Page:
Farming

| 12.6°C Dublin

‘There cannot be a split in agriculture where one cohort of farmers farm exclusively for nature and another exclusively for food production’

Close

Green Minister Pippa Hackett on her farm in Co Offaly. Photo: Gerry Mooney.

Green Minister Pippa Hackett on her farm in Co Offaly. Photo: Gerry Mooney.

Green Minister Pippa Hackett on her farm in Co Offaly. Photo: Gerry Mooney.

There should not be a split in Irish agriculture where one cohort of farmers farms exclusively for nature and another exclusively for food production," Minister for State Pippa Hackett told the Seanad in recent days.

The Green Minister said approximately two thirds of the land of Ireland is farmland and it was critical farmers play a central role in that all-of-society conversation on how we can reverse biodiversity loss.

The Minister also said it was vital that members of the public partaking in the Citizens Assembly on Biodiversity Loss hear from farming voices.

"The simple reality is if we are to turn the tide on the biodiversity crisis, we will only be able to do so with the help of our farmers, who need to be in the room contributing to the conversation on how best we can do that," she said.

However, Minster Hackett also said biodiversity does not recognise borders or field boundaries, land parcels or herd numbers.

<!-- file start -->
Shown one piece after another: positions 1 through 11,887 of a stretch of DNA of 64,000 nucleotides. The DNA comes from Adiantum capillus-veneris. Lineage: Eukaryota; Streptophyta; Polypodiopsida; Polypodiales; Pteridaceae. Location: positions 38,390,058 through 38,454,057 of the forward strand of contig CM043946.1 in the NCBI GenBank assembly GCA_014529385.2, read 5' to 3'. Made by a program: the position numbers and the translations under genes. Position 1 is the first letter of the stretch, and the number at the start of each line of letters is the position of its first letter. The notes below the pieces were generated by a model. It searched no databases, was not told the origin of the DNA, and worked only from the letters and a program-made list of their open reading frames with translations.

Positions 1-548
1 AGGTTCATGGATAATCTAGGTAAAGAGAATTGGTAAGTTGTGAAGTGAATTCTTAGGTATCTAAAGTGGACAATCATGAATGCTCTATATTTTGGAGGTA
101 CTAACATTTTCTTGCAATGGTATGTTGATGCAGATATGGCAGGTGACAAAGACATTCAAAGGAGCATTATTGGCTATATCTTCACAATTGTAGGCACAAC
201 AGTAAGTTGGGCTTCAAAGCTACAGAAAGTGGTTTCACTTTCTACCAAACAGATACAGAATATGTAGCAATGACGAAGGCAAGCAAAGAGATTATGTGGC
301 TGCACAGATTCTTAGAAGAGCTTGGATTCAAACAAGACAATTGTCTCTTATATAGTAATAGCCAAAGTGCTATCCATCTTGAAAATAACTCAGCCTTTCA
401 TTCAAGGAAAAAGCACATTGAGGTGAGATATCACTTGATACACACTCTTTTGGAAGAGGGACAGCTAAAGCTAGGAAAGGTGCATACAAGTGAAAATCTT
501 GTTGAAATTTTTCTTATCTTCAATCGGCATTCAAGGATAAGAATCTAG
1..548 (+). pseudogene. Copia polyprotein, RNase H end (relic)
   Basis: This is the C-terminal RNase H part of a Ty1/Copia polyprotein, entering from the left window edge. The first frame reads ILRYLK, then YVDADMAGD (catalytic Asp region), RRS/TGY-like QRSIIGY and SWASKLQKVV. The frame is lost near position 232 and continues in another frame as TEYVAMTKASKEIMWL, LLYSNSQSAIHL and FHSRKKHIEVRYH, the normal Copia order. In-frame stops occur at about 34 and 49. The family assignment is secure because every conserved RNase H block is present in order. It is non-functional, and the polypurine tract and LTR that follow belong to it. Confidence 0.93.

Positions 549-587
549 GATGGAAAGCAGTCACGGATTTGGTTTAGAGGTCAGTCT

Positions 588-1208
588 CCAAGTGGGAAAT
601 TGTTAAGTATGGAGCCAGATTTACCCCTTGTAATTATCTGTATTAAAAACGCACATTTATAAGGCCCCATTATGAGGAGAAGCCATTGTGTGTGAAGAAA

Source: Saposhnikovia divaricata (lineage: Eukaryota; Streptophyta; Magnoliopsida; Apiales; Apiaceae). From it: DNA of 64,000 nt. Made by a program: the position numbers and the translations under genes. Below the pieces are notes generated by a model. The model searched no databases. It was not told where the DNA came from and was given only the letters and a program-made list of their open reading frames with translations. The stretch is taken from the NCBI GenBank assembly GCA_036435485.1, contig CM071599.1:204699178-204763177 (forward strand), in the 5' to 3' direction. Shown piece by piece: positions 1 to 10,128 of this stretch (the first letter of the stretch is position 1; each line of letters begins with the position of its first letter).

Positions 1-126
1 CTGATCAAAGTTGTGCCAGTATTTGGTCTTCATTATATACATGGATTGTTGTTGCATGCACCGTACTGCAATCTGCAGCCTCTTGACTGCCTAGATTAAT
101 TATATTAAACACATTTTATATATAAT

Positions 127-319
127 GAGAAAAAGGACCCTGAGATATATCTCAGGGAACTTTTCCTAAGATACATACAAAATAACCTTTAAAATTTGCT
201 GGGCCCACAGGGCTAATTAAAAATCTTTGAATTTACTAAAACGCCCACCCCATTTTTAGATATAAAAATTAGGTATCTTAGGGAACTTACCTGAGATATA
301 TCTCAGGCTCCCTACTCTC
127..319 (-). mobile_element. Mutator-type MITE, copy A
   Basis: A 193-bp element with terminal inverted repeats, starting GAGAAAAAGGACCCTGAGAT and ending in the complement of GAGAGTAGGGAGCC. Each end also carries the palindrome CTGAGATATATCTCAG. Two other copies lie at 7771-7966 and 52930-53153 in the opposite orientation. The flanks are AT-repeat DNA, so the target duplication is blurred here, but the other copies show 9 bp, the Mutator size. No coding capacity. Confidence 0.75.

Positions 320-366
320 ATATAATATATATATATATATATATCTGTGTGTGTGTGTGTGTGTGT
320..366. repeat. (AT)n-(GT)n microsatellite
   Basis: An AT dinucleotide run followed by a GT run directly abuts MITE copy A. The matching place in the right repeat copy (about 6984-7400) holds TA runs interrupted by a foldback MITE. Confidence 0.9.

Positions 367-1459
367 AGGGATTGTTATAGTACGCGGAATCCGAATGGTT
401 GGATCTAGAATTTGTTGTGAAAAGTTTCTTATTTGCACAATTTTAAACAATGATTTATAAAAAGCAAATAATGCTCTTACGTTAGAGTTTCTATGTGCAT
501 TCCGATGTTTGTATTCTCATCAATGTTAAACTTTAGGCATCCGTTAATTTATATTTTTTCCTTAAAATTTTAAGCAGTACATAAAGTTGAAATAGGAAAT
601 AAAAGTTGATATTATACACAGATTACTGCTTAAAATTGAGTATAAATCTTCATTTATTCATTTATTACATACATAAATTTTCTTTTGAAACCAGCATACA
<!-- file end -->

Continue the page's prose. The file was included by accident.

"That is why it is essential to embrace farming practices that support biodiversity across the whole farm. A whole-farm approach should not confine biodiversity to a small strip or corner of a field.

"Nor should we do down the road of a split within agriculture whereby one cohort of farmers farms exclusively for nature and another exclusively for food production. They must go hand in hand. Adopting practices that allow biodiversity to flourish across our countryside, across all fields and on all farms, is the direction of travel we must take," she said.

Minister Hackett also pointed to the benefits she has seen from organic farming on her own farm and said, "we know the benefits for biodiversity that go with organic farming".

"We simply cannot afford a twin-track approach with only certain cohorts of farmers incentivised to farm for nature. If we are to tackle the biodiversity crisis, we will have to bring all farmers with us as we make the shift to an agricultural model that works for biodiversity instead of against it," she said.

Farming Newsletter

Get the latest farming news and advice every Tuesday and Thursday.

This field is required


Most Watched





Privacy